The 2012 Cincinnati Reds Have All the Makings of a World Series Champion
AP Photo/Alan Diaz The Cincinnati Reds look primed to win the World Series this year. They hav...
|AP Photo/Alan Diaz|
Young guys have stepped up greatly, veterans are producing, and they sit on an 11 game lead in the N.L Central.
Can they win the World Series? They have a good chance.
With that being said, they aren’t merely the clear-cut favorites. That honor goes to the Washington Nationals in the National League or the Texas Rangers in the American League. But outside of those two clubs, it’s anyone’s best guess as to who will win the pennant in each league. This means the Reds would likely be one of the multiple favorites come October.
Words really can’t describe how big of a step Cincinnati has taken this year compared to last year. Last season, they were nothing but sluggers. Their motto was to outscore their opponents with the long ball and hope that their wobbly pitching staff stayed somewhat in tact in the process.
Well, that formula didn’t fare well. A year after being a playoff team, they missed the ultimate goal of playing late into October. Nevertheless, it was a disappointment.
However, no longer do the Reds purely rely on the long ball. Of course they can still slug with the best of them (3rd in N.L with 144 home runs). Yet, they’re now a feared pitching cast. Yes, the Reds are a feared pitching group.
Maybe even as feared as Aroldis Chapman’s fastball. But seriously, they rank second in the National League with a 3.44 ERA as an entire pitching staff. Their starters own a 3.80 ERA which has them as the fifth best starting staff in the N.L, and their bullpen has the best ERA in the majors (2.61). All of those marks are vast improvements from 2011.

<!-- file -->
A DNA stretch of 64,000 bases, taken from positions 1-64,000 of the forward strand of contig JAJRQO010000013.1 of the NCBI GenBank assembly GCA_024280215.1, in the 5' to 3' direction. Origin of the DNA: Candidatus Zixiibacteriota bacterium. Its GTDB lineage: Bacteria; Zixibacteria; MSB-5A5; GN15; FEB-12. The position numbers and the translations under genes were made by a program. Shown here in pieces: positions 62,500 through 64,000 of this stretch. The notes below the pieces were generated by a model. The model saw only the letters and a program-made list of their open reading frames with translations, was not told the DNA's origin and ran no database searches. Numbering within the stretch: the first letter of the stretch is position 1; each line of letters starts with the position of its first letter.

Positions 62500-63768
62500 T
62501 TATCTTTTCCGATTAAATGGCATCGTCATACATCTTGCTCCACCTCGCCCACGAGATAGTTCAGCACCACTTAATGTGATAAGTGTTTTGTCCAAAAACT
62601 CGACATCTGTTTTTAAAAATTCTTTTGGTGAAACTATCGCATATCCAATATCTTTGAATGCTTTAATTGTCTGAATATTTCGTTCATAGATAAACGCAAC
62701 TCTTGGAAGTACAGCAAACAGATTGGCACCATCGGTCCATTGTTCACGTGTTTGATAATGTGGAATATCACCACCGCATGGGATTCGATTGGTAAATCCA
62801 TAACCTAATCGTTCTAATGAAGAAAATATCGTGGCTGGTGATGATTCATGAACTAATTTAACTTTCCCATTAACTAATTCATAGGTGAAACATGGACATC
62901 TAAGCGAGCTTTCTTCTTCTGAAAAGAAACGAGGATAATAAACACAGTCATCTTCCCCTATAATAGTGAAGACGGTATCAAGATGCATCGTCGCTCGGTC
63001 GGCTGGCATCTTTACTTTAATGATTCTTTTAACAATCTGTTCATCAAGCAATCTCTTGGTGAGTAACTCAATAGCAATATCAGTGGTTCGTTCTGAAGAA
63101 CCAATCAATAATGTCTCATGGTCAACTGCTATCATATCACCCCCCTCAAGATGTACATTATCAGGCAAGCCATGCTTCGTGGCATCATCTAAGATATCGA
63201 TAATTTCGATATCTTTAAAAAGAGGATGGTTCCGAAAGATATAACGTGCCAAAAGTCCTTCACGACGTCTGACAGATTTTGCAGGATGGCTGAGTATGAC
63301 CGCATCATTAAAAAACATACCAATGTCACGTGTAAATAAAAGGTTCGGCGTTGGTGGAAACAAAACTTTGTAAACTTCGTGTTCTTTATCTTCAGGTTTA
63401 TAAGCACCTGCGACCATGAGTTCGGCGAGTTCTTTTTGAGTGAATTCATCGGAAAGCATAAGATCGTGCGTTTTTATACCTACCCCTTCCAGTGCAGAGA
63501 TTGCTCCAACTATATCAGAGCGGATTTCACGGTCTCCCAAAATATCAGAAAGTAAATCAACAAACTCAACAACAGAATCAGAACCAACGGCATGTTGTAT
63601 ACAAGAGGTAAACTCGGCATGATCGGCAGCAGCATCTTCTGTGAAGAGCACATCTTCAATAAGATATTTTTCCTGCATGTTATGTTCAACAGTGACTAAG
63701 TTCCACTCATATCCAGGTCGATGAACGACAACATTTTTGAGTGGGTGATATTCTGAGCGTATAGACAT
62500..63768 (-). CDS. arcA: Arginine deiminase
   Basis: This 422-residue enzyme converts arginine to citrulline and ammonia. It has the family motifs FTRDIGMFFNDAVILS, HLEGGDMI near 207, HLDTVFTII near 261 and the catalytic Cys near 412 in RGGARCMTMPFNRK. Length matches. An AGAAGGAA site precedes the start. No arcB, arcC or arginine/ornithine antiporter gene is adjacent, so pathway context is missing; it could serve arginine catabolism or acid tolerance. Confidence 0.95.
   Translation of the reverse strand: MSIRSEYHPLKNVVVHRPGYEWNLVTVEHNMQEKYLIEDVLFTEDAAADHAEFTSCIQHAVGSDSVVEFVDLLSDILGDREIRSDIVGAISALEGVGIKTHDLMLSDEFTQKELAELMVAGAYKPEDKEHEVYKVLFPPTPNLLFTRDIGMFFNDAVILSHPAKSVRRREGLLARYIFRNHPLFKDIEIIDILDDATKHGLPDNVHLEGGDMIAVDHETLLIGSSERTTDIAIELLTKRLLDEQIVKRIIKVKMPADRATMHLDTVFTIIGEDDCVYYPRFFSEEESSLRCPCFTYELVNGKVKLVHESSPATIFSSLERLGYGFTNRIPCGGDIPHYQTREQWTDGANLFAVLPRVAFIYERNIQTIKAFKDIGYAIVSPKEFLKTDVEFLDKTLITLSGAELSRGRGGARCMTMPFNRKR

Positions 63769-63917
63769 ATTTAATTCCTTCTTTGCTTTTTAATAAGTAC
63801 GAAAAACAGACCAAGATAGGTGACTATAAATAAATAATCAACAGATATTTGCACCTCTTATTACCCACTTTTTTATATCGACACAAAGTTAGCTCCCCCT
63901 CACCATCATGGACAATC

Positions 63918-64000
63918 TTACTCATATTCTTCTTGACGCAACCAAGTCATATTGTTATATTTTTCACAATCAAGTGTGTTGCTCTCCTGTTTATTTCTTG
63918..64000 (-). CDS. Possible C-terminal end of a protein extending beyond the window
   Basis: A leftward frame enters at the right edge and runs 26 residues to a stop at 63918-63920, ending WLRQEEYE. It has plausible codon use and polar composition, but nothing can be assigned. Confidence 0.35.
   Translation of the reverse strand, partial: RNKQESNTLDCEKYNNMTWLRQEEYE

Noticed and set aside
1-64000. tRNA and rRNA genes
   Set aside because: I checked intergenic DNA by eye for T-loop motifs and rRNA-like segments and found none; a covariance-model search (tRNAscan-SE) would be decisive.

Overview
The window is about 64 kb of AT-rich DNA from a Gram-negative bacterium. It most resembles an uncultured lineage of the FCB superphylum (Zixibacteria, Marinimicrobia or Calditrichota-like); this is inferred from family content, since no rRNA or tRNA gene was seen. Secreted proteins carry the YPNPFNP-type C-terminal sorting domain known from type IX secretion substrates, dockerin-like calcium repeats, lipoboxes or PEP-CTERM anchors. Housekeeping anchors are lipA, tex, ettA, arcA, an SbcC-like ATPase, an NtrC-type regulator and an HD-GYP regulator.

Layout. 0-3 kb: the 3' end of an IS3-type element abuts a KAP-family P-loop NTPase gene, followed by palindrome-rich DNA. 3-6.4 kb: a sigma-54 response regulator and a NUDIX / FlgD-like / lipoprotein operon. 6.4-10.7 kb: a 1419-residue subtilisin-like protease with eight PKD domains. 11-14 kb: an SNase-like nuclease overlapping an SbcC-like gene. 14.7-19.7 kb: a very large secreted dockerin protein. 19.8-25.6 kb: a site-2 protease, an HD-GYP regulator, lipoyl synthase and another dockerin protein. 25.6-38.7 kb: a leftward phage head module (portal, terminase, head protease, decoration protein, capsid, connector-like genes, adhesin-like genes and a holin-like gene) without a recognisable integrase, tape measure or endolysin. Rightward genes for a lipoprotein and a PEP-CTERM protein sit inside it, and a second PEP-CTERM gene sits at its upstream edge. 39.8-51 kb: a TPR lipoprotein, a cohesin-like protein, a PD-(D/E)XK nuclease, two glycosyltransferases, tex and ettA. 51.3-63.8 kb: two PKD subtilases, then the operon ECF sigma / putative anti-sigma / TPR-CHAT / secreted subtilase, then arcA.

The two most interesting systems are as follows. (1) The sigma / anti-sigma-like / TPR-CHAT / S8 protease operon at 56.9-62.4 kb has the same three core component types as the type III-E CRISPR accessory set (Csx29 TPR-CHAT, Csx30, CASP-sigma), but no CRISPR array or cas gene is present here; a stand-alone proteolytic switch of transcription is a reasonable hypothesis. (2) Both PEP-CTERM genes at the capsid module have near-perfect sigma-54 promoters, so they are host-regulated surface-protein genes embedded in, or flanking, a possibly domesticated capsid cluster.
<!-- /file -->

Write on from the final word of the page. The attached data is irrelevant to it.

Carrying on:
During their pitching deprived 2011 campaign, the stats didn’t justify how bad their staff truly was. The talent was there though which makes their stats so surprising. Anyway, here we go.
Last season, their starters totaled a 4.47 ERA, the fourth worst mark in the N.L. Meanwhile, their bullpen wasn’t much better, posting 3.55 ERA line, earning them the ninth best slot in the N.L. Or, more simply, they struggled.
The likes of Homer Bailey and Bronson Arroyo have been two significant factors in the turnaround. Both own sub-four ERA this year, as opposed to last season where they both had ERAs north of 4.40. Those two alone make a significant difference on the overall landscape of the starting rotation.
Manager Dusty Baker can now forge some trust on the backend of his rotation, another key attribute in World Series’ hopefuls. To go along with Johnny Cueto and Mat Latos as the two aces on top of the rotation, as well as Mike Leake, the Reds appear to have a starting rotation built for the World Series.
Unknown players tend to step up when a team carries momentum through the 162 marathon, through the first couple round of the postseason, and finally, through the World Series. The Reds are also covered in this regard.